I levelled the chassis by adjusting the tyre pressures. Far easier -and safer- than faffing around with axle stands and pieces of packing on an uneven surface (on my "flat" driveway nothing is really flat so it would have been a pointless exercise.)
The next job was to define and drill the three top holes - the seriously scary bit. I put some masking tape on the underside for marking-up the top centre-points and used a plumb bob to find the vertically aligned corresponding centre positions. As I don't have a proper plum-bob I used a key on a key ring connected to the end of a screwdriver with cotton. Marked the centre points on the M12's and, in my humble opinion, this was good enough to align the top to within gnats hair of bottom-dead-centre.
Drilled six 2 mm holes in the top of the shell (the scariest and most traumatic bit of the whole operation) and threaded the plumb bob through to check alignment and adjusted where necessary.
Roll Hoops - Hole Cutting & Fitting: At this point in the proceedings I needed to ensure the hoops fitted properly. To do this I cut the hex' heads off a couple of M12 bolts and attached the threaded shafts to the hoops. Note... the hoop threads are 1/2" UNF but an M12 goes in a thread or two. These 'pegs' functioned as temporary positioning posts and were perfect as I could locate the chassis fixing holes without having to get under the car and faff around with proper bolts.
Problem..! I measured the main hoop and chassis holes for alignment and there was a discrepancy of 0.5 cm on both sides... 'Not a lot' I hear you say. But when you're dealing with bolts and holes that are just about identical in diameter (and they don't locate,) it is a lot. Finally, after a couple of hours or so, I discovered the discrepancy was in the hoops. The spring-back was too severe inasmuch as the legs were not quite parallel. The top of the hoop (just before the 180O turn) spacing was 30.5 cm, the bottom (at the ends of the legs) spacing was 30.0 cm, and the chassis hole spacing was 30.5 cm.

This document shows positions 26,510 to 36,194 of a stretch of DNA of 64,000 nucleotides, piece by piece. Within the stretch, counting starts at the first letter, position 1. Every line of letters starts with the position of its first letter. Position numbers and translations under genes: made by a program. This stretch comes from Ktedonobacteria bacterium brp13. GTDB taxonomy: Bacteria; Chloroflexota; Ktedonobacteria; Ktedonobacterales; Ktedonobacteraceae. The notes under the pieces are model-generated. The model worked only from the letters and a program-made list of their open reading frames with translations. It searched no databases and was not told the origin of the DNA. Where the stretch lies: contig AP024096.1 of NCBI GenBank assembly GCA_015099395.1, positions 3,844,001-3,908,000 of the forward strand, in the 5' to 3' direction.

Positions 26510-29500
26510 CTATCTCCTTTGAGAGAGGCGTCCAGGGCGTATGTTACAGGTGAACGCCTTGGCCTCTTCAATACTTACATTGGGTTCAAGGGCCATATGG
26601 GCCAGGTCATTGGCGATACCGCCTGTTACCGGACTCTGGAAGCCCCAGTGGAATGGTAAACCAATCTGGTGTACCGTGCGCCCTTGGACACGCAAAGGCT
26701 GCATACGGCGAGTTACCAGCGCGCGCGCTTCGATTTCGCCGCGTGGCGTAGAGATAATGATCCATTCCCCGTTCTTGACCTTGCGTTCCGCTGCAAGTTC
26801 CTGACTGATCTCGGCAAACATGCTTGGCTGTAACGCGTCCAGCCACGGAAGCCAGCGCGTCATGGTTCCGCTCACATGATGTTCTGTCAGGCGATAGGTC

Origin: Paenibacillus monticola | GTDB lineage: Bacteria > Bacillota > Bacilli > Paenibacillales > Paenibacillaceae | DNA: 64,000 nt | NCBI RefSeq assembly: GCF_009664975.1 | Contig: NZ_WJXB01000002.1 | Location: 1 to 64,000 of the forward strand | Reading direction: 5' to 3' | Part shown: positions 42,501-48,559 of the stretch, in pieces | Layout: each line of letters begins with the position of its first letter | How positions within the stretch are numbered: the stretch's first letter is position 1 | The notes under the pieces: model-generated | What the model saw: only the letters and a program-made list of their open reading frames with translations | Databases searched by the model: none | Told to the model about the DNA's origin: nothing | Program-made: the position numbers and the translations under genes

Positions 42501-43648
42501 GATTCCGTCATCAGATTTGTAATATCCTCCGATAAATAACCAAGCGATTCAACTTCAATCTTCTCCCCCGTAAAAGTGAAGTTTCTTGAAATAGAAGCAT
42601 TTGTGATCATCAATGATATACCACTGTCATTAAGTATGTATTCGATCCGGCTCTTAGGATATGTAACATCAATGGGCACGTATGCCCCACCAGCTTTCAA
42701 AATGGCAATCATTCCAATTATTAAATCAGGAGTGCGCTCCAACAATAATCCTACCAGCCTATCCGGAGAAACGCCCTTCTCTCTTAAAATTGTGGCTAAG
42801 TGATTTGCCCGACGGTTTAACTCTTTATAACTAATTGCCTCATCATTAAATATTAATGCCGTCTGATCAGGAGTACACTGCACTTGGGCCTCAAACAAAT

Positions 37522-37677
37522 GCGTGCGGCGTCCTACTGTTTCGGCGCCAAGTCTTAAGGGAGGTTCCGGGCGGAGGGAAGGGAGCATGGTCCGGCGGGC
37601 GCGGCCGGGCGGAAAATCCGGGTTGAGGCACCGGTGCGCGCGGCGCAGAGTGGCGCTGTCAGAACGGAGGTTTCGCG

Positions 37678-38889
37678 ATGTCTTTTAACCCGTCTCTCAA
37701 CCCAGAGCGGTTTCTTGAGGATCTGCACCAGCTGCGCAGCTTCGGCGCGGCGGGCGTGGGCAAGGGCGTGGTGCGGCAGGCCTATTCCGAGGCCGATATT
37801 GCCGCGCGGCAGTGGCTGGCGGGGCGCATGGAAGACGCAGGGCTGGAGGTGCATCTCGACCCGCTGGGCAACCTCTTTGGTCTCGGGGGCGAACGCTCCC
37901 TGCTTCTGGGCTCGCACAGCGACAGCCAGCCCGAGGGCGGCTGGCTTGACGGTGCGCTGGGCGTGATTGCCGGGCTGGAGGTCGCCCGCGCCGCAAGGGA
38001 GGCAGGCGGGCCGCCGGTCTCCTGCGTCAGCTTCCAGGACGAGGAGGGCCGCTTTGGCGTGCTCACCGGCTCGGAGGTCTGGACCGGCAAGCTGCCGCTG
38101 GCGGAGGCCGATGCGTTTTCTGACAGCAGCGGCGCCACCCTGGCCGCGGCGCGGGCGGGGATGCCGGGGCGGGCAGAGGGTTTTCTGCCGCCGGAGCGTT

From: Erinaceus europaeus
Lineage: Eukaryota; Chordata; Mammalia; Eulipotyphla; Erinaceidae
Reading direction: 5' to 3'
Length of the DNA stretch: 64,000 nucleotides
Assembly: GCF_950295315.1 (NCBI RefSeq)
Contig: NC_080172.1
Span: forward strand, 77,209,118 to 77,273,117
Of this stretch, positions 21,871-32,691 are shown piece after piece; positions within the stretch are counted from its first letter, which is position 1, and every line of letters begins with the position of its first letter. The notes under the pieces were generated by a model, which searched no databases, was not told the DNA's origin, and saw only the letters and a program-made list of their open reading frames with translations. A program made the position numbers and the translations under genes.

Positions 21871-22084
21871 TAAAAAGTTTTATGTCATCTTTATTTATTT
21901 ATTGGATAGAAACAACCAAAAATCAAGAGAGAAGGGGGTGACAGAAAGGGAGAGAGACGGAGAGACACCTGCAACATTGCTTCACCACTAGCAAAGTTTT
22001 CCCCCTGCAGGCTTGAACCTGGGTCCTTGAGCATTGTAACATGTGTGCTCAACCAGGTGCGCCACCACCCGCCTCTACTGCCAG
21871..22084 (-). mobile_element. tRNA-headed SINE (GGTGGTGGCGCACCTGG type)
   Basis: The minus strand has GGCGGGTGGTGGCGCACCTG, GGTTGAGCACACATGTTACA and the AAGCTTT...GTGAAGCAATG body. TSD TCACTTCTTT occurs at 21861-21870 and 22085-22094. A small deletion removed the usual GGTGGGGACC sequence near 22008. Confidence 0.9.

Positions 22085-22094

This all came to light when I was about to drill the top holes. I knew I wasn't happy with the positioning of one of them and I delayed and delayed until I finally downed-tools to work out what was going on. So I decided to manufacture a roll hoop wooden template to simulate smaller diameter legs. Having this meant I could drill the top holes without any risk of getting it too wrong. i.e. I could locate the top-to-bottom with the error margin of the diameter of a broom handle. Drilled the two larger leg holes and inserted my 'Trojan' hoop, and all aligned up nicely with the 30.5 cm spacing. So now it was time go crazy with the Dremel.